with each of the land-owners either to purchase the property or to pay rent. If the buildings
have been privatized during the Land reform, the owner of the land on which the buildings are
located is limited to charging rent of no more than 5% of the assessed property value per year.
This limitation is effective only for the owners of the privatized buildings. In any other case
(e.g., land that has been sold since privatization), the rental fee is not limited and is based on
mutual agreement between the parties. If the parties cannot agree upon the rental fee they can
submit the case to court.

222. Conversely, there are cases where buildings were restituted, but the land under the
building was never the property of the owner of the buildings. If the land is owned by the State
or municipality, then the owner of the building has the first right to buy the land. Government
policy aims to ensure that title to land and buildings is consolidated. In cases where the land
and the buildings have been registered as joint real estate, they can not subsequently be
separated. The owner is entitled to subdivide the land into smaller parcels but once registering
buildings and the associated land as joint property s/he is not entitled to sell the building
separately from the land underneath.

                   2.       Cadastre Registry

223. As property is restituted, it enters the Cadastre Registry17 , and the claimant then has full
use-rights over the property. Almost all land that has been claimed by anyone can be found in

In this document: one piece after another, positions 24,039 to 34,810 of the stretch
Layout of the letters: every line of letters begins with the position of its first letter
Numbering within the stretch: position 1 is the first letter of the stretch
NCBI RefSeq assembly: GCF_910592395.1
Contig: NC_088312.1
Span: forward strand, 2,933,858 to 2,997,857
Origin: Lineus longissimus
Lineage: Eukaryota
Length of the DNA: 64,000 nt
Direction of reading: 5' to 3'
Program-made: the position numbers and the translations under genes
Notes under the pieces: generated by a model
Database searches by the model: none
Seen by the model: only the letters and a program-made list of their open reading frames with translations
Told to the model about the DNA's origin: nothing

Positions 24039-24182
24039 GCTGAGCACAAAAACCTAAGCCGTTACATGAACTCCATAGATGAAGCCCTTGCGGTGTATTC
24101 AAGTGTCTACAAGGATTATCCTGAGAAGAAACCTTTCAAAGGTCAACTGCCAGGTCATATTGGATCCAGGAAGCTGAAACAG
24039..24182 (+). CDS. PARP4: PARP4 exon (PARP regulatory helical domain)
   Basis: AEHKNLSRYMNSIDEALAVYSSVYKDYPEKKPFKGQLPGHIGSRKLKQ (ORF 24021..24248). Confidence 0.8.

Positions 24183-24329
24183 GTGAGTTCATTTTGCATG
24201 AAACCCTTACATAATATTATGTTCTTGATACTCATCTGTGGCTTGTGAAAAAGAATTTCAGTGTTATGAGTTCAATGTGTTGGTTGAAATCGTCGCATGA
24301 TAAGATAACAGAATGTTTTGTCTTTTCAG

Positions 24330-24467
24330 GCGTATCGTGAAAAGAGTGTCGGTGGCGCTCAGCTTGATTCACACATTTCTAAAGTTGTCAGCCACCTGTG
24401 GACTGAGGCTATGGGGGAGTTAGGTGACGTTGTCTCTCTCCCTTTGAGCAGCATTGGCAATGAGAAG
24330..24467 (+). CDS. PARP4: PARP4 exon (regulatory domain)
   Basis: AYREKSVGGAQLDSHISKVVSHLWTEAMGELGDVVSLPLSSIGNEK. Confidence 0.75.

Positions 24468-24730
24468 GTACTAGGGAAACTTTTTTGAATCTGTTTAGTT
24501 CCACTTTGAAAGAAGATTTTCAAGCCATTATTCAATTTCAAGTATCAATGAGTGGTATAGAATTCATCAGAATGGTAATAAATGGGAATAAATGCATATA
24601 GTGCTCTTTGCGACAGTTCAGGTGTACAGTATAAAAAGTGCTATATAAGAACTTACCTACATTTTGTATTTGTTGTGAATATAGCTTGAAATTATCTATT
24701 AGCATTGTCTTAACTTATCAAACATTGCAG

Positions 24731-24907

the Cadastre registry, but in Riga, for instance, this is only about half of the total land area.

224. In Riga, of a total land area of 30,700 hectares, about 14,000 have been entered in the
Cadastre Registry. Of an estimated 520,000 potential property owners, about 210,000 (96% of
those who have claimed land) have their property registered in the Cadastre Registry, and


16
     Law on state and Municipal Ownership of Land and its Regulation in Landbooks, Article 7.
17
     Law On State Land Service15.12.1992.and Cabinet of Ministers Regulations on Real Estate Cadastre.


                                                       48
166,500 are registered in the Land Book (see below). The Cadastre Registry is thus the most
comprehensive source of information about property ownership in Latvia.

225. Real estate tax is paid on all real estate located on the territory of the Republic of
Latvia, except for parcels that, in accordance with Part 2 of Article 1 of the Law On Real Estate
Tax, are exempted from taxation. The tax is calculated on the basis of the cadastral value of real
estate determined by the State Land Service.

226. The State Land Service (SLS) is setting up a valuation commission to hear disputes
about land values. The commission will include representatives of local municipalities, the
Ministries of Economy, Finance, and Agriculture, among others. Disputes can also be taken to
court, even if they have not been heard by the valuation commission.

227. Buildings can be registered by an owner even if the land is owned by someone else. If
the building and land is owned by the same person, then the titles have to be registered
together. Property that is registered in the Cadastre Registry can be leased (and the lease is
supposed to be recorded in the registry), but can not be sold unless it has been registered in the
Land Book. In practice, mortgages are also only available for property that has been registered
in the Land Book, since creditors need the ability to recover their assets.

228. The Cadastre Registry is kept by town or city and district divisions of the State Land
Service, which is a supervised institution under the Ministry of Justice. They are in the process
of computerizing their files, and they share information with the Enterprise Registry and the
Population Registry. Annex 4.1 presents the detailed procedures for property to be listed in the
Cadastre Registry.

               3.      Survey

229. The next step is usually for a parcel to be surveyed. Surveys can be undertaken by
licensed, private surveyors, but most Latvian citizens find this too expensive. Private surveyors
are licensed by the SLS. Those who have had land restituted to them directly, and their first-